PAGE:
Friends of mine have warned me that collapsible batons are illegal for carry by civilians in Malaysia. It is so considered a ‘weapon’ and restricted to law enforcement use only. The batons don’t look much but they can cause some serious harm. Like many things in Malaysia, the batons may be illegal but one can still buy them locally. The one in the picture above came from a Pasar Malam in Shah Alam.
I have a few collapsible batons. At the pasar malam in Shah Alam, I can’t help but buy two. They cost around RM15 to RM20 a piece, depending on how well you haggle. These are probably Chinese made. I carry them when I go for walks with the dog in the housing area. A few close calls with stray dogs in the past, so I decided that this would at least help if things become out of control.
The pasar malam baton is really heavy. Probably made of steel. Once deployed forcefully, I will have to slam the tip on the concrete to close it back. A friend suggested I carry it as a personal defense tool. I would if it was made by a reputable company. I somehow doubt if this would hold up to a real ‘fight’. Pieces of the baton would probably break apart and fly off (It would look hysterically funny though).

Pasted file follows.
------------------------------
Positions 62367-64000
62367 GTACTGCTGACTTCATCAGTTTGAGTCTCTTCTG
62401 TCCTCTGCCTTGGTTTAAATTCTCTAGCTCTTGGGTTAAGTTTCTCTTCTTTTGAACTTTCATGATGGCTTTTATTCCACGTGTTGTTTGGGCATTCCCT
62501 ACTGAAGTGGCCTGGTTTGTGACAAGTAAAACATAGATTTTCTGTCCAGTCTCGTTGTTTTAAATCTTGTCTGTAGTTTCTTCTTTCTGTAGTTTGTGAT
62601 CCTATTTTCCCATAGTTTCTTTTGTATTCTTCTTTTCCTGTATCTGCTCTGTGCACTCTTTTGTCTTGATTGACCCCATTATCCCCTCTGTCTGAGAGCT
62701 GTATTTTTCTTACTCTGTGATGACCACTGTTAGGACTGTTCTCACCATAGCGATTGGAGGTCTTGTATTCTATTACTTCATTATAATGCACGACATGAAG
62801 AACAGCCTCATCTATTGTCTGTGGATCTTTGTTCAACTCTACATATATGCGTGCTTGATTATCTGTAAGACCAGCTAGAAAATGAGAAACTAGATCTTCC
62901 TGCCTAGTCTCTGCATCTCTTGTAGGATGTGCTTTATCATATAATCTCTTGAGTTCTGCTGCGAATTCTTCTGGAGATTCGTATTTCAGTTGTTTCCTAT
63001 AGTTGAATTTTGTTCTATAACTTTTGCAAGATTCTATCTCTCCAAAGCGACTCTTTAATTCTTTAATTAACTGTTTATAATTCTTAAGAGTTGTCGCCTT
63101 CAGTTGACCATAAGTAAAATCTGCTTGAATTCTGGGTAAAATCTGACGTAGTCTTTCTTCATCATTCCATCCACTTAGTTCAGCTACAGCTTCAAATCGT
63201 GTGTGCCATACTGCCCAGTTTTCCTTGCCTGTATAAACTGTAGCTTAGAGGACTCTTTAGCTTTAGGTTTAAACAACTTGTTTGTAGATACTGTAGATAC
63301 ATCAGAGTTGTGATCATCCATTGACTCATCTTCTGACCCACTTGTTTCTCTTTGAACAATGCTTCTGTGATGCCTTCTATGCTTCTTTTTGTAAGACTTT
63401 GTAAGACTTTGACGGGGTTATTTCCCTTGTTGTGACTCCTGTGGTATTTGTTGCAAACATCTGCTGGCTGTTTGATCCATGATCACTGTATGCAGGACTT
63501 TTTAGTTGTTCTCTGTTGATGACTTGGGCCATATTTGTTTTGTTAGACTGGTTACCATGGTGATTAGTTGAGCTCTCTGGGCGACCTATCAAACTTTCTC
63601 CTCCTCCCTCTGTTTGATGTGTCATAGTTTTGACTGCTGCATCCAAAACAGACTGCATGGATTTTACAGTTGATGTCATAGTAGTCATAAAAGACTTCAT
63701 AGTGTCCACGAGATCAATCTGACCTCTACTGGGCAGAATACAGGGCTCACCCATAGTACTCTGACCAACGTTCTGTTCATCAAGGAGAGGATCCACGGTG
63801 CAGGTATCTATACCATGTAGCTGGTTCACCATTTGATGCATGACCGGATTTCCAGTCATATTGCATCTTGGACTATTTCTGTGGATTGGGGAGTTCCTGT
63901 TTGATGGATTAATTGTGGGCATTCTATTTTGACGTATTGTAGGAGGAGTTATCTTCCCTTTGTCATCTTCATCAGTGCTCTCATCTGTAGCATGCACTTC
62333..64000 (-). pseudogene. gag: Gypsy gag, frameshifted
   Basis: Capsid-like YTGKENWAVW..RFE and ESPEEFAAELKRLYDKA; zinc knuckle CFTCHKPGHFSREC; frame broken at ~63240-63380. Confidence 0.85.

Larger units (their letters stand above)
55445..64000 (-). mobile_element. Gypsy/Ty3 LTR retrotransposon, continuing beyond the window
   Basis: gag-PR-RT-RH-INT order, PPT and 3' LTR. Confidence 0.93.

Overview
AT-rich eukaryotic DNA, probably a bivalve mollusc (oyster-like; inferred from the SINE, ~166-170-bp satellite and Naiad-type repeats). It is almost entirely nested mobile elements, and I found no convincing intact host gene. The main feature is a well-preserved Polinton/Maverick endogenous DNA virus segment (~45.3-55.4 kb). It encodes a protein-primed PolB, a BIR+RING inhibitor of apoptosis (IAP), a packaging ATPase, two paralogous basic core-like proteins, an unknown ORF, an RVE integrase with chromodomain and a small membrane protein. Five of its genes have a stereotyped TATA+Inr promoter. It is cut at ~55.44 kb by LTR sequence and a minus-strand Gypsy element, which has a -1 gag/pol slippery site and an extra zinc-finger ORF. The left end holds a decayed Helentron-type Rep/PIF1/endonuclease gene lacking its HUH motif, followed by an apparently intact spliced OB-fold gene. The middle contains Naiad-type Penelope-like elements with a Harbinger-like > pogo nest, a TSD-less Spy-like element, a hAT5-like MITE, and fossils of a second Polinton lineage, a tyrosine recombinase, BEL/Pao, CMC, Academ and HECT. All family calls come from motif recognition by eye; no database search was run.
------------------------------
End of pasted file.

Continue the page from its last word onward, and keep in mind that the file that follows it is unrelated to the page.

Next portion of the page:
What most people would look for in a baton is probably the length, material is made off and how it is deployed. As for deployment, I have seen push buttons but this ‘pasar malam’ unit employs the usual flick action. At the butt of the baton is a magnet that keeps all the pieces together when closed.
What’s my thoughts on this baton? For a baton thats just under RM20, don’t rely on it for your life. You get what you pay for. If you want something good for self defense, take up common sense (seriously), learn up how to fight with a baton and then invest in a good one (IF you can get one in Malaysia!). In the mean time, you can buy a cheap pasar malam baton for RM20 and learn through good ole Youtube like below: